ThinkProgress senior editor Tara Culp-Ressler also wrote at the time that Will made a “claim that the attention to campus rape has ensured that rape victims have somewhat of a ‘coveted status,’ an assertion that inspired thousands of sexual assault victims to push back under the hashtag #SurvivorPrivilege.” False. Read those two words in context yourself:

Now, I realize that distinctions may be difficult to see for someone salivating over the prospect of outing a white male conservative as a real-life version of the Commanders in “The Handmaid’s Tale,” but such doings ought to be based on actual facts. In the tradition of column writers everywhere, Will opens placing his discussion of the particular — campus rape — in context of the general: the victimhood culture of the New New Left.

Even if one argues that Will uses the “campus rape epidemic” as an instance of the general victim privileging habit, Will neither implies nor says what ThinkProgress implies and says: that women want to be rape victims for the prestige. (Although that may indeed have been the case for high-profile exploiters of society’s revulsion at rape, such as “Mattress Girl.”) Indeed, his example in the very same sentence is of “microaggressions.” Now, while I have heard the unhinged Left — like a Harvard Law dean, say — compare and connect microaggressions to sexual assault, thinking people still know the difference between someone wondering if Taylor is a boy or girl versus forced intercourse.

Thinking people also know there is a big difference between what might happen when two sexually attracted people are drunk or drugged (or both) late at night on a college campus versus what can happen to a woman caught in the wrong place at the wrong time despite clearly rejecting sexual activity. This is precisely Will’s point in the 2014 column, which reasonably points out “the ambiguities of the hookup culture, this cocktail of hormones, alcohol and the faux sophistication of today’s prolonged adolescence of especially privileged young adults.”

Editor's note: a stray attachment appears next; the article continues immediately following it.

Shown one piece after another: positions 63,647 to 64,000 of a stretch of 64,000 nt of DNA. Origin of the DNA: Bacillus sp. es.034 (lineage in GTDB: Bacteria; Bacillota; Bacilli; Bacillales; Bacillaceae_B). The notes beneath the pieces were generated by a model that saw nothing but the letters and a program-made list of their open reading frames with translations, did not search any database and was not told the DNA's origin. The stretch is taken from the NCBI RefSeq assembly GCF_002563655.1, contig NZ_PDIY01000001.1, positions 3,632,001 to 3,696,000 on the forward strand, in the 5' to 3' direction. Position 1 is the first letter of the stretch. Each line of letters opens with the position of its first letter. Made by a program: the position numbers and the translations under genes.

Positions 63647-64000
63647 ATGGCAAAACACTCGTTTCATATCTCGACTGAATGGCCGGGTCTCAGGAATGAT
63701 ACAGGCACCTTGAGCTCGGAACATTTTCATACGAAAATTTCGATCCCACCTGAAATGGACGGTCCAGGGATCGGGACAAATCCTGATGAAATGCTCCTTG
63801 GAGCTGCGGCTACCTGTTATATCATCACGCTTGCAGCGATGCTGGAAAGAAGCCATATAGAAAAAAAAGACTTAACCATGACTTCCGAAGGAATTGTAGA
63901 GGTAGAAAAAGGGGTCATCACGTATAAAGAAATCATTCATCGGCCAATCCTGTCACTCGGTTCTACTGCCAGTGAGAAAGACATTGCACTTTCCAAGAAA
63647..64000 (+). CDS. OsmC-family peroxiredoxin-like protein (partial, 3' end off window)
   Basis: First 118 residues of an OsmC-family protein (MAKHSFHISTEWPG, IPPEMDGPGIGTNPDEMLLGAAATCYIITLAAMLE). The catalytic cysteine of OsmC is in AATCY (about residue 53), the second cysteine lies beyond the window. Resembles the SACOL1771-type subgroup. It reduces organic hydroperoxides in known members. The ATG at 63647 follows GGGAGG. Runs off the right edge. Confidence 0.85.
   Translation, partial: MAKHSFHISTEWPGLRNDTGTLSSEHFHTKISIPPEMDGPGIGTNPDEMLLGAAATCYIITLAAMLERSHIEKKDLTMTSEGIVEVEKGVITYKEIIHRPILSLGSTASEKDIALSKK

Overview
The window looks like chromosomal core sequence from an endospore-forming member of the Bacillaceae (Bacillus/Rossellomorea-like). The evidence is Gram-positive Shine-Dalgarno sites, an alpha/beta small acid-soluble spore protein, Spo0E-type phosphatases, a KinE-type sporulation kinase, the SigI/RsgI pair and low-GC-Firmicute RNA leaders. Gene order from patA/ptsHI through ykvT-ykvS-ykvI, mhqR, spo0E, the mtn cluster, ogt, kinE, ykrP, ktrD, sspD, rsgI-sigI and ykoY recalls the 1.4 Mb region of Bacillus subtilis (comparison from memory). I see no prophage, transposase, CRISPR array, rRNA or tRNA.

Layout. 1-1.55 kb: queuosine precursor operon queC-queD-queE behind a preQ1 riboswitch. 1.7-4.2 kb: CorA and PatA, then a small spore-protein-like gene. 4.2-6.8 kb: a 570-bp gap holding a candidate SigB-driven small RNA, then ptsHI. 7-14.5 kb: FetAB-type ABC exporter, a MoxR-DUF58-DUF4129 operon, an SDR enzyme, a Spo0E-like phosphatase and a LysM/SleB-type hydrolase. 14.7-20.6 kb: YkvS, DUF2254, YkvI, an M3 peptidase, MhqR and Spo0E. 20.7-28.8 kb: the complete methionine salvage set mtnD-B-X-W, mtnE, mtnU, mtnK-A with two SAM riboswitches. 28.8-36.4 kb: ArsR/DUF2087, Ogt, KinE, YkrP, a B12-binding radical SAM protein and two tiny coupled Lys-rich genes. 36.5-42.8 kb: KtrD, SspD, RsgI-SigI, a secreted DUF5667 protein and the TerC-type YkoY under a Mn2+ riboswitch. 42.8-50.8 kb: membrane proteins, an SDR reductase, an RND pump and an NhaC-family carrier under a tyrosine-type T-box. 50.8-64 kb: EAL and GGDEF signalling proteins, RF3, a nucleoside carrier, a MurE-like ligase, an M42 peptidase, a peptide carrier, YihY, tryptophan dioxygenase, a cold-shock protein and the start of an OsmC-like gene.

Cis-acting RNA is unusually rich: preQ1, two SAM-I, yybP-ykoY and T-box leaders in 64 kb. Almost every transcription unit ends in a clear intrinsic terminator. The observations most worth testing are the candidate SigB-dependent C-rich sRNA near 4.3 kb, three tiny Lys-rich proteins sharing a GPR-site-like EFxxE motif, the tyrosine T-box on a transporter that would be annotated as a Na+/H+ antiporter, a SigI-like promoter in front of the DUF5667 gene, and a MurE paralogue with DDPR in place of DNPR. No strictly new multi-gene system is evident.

This is not rape apology. This is concern for accurate data and justice for all people involved in disputed events, which includes people (usually men but also sometimes women) accused of rape who thought their interaction was consensual. Do not all people deserve due process? Whatever happened to equal protection under the law, a crucial keystone to our legal system and justice itself? What about presumption of innocence, the requirement of due conviction in a court of law after having the opportunity to present and examine the evidence for and against you? All of these equal protections of justice are often malleable in campus rape cases, which not only has increasingly led to horrific injustices but also the growing and dangerous societal perception that the word “rape” does not mean what we all thought it meant.

A big contributor to this weakening link between the words “rape” or “sexual assault” and an immediate implication of a horrific crime is the weaponization of these terms by organizations like Ultraviolet to serve political ends. The people who will end up being hurt most are the silenced and trivialized victims, who after being violated by their assailants are exploited by the very organizations that most loudly and disgustingly proclaim themselves these survivors’ champions and thus reduce their chances at genuine justice and healing.